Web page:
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Schmerz. 2006 Sep;20(5):411-4, 416-7.

[Central pain processing in chronic low back pain. Evidence for reduced pain inhibition].

[Article in German]

Author information

1
Klinik für Anästhesiologie und operative Intensivmedizin, Klinikum der Universität Köln. t.giesecke@uni-koeln.de

Abstract

INTRODUCTION:

A study of patients with low back pain (LBP) had revealed altered central pain processing. At an equal pain level LBP patients had considerably more neuronal activation in the somatosensory cortices than controls. In a new analysis of this dataset, we further investigated the differences in central pain processing between LBP patients and controls, looking for possible pathogenic mechanisms.

METHODS:

Central pain processing was studied by functional magnetic resonance imaging (fMRI), using equally painful pressure stimuli in a block paradigm. In this study, we reanalyzed the fMRI data to statistically compare pain-elicited neuronal activation of both groups.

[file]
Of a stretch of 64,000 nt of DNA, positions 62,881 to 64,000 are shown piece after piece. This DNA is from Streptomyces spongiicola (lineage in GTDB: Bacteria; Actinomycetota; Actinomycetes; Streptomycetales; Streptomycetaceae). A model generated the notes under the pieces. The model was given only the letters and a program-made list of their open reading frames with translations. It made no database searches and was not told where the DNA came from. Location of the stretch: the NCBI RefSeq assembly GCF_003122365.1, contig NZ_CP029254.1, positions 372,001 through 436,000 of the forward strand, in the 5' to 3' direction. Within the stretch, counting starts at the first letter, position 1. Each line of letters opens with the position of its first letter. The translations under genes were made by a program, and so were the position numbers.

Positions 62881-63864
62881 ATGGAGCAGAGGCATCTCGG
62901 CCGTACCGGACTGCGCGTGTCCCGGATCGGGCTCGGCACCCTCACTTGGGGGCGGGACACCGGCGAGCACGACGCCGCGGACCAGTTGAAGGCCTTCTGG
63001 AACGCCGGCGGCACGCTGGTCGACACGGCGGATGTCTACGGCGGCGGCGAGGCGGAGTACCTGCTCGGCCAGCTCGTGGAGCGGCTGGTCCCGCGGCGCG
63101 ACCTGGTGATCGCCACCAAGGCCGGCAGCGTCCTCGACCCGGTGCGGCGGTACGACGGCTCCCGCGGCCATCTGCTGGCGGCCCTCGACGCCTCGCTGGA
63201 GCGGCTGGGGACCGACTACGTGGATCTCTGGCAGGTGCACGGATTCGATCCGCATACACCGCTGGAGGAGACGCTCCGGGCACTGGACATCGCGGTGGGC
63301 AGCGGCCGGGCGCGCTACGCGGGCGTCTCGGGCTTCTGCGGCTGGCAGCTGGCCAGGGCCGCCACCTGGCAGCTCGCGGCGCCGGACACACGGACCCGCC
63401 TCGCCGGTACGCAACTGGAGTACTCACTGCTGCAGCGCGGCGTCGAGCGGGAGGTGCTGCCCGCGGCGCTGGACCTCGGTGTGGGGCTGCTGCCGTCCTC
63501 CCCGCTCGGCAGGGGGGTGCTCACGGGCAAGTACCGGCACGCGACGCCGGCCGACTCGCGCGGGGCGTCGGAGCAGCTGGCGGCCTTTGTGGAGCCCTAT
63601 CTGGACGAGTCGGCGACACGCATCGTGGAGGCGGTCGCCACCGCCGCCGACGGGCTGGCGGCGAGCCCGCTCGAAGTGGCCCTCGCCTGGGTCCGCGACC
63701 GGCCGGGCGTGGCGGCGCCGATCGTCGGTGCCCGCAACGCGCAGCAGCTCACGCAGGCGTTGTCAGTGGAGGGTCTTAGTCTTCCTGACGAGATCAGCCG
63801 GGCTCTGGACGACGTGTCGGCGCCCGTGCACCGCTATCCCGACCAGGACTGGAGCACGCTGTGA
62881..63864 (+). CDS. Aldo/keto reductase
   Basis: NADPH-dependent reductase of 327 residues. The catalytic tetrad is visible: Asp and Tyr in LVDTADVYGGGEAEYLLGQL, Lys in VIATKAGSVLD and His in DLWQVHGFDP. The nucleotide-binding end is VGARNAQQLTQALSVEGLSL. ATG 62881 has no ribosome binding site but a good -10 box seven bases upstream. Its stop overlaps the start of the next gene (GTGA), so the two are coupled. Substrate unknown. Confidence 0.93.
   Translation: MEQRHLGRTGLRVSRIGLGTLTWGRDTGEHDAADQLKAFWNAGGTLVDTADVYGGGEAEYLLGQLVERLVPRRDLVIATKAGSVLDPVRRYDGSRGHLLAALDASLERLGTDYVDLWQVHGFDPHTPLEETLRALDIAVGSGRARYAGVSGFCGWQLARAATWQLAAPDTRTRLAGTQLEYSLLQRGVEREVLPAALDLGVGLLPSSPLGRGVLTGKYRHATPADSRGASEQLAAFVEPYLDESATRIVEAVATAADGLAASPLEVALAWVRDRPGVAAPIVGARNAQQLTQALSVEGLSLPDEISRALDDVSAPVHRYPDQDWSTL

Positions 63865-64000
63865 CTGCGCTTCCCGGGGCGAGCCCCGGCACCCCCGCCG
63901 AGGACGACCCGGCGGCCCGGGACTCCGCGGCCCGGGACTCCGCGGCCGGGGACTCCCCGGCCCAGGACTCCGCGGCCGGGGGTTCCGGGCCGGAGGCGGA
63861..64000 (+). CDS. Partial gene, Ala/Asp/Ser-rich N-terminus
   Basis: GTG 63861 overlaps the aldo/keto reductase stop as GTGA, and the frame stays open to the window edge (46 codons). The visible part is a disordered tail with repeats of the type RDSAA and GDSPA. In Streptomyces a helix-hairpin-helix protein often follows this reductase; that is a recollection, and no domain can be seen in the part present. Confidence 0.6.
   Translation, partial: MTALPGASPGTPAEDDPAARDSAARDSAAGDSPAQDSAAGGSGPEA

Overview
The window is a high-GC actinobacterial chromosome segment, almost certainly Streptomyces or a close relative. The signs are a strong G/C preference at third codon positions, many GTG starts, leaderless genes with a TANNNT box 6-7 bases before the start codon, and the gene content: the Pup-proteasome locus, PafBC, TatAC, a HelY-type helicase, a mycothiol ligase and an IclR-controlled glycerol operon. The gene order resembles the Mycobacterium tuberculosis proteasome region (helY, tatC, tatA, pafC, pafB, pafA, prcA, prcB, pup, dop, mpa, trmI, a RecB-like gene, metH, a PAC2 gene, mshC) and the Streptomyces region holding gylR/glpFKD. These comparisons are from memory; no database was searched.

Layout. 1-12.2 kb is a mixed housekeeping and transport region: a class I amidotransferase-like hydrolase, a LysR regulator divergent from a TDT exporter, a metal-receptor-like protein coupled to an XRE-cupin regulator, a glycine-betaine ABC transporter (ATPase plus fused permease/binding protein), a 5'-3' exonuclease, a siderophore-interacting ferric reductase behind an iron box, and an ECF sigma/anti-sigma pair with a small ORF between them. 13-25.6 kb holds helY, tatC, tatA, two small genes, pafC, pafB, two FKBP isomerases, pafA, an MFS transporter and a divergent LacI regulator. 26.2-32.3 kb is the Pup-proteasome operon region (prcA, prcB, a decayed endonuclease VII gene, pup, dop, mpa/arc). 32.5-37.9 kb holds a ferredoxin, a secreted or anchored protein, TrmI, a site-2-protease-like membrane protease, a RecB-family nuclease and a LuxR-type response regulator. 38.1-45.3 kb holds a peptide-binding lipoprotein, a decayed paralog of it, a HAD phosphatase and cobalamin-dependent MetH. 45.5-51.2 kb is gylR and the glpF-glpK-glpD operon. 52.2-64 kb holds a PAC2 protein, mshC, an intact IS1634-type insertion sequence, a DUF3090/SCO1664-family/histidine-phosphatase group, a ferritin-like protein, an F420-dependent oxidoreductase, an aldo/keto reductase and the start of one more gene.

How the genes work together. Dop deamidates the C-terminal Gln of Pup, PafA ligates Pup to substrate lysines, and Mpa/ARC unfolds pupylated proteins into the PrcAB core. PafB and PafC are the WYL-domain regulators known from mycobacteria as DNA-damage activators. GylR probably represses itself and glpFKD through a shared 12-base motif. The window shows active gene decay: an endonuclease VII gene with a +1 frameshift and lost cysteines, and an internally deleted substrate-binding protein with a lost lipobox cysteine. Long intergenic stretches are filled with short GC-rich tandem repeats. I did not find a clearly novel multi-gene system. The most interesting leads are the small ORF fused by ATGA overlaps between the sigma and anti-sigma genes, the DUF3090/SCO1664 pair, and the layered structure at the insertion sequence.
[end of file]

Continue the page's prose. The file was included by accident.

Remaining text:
RESULTS:

Equally painful pressure stimulation resulted in a significantly lower increase of regional cerebral blood flow (rCBF) in the periaqueductal gray (PAG) of the LBP patients. The analysis further revealed a significantly higher increase of rCBF in LBP than in HC in the primary and secondary somatosensory cortex and the lateral orbitofrontal cortex (LOFK), elicited by these same stimuli.

CONCLUSIONS:

These findings support a dysfunction of the inhibitory systems controlled by the PAG as a possible pathogenic mechanism in chronic low back pain.

PMID:
16586062
DOI:
10.1007/s00482-006-0473-8
[Indexed for MEDLINE]

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